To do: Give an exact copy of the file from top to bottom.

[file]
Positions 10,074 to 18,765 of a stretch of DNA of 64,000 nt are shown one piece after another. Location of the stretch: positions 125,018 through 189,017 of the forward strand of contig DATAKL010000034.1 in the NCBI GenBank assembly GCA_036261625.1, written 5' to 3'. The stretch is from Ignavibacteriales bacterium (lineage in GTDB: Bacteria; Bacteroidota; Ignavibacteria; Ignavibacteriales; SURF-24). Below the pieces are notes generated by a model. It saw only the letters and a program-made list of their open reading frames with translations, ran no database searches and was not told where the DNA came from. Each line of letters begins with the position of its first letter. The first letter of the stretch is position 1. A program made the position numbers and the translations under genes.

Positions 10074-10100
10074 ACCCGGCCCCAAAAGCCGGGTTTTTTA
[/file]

Positions 10,074 to 18,765 of a stretch of DNA of 64,000 nt are shown one piece after another. Location of the stretch: positions 125,018 through 189,017 of the forward strand of contig DATAKL010000034.1 in the NCBI GenBank assembly GCA_036261625.1, written 5' to 3'. The stretch is from Ignavibacteriales bacterium (lineage in GTDB: Bacteria; Bacteroidota; Ignavibacteria; Ignavibacteriales; SURF-24). Below the pieces are notes generated by a model. It saw only the letters and a program-made list of their open reading frames with translations, ran no database searches and was not told where the DNA came from. Each line of letters begins with the position of its first letter. The first letter of the stretch is position 1. A program made the position numbers and the translations under genes.

Positions 10074-10100
10074 ACCCGGCCCCAAAAGCCGGGTTTTTTA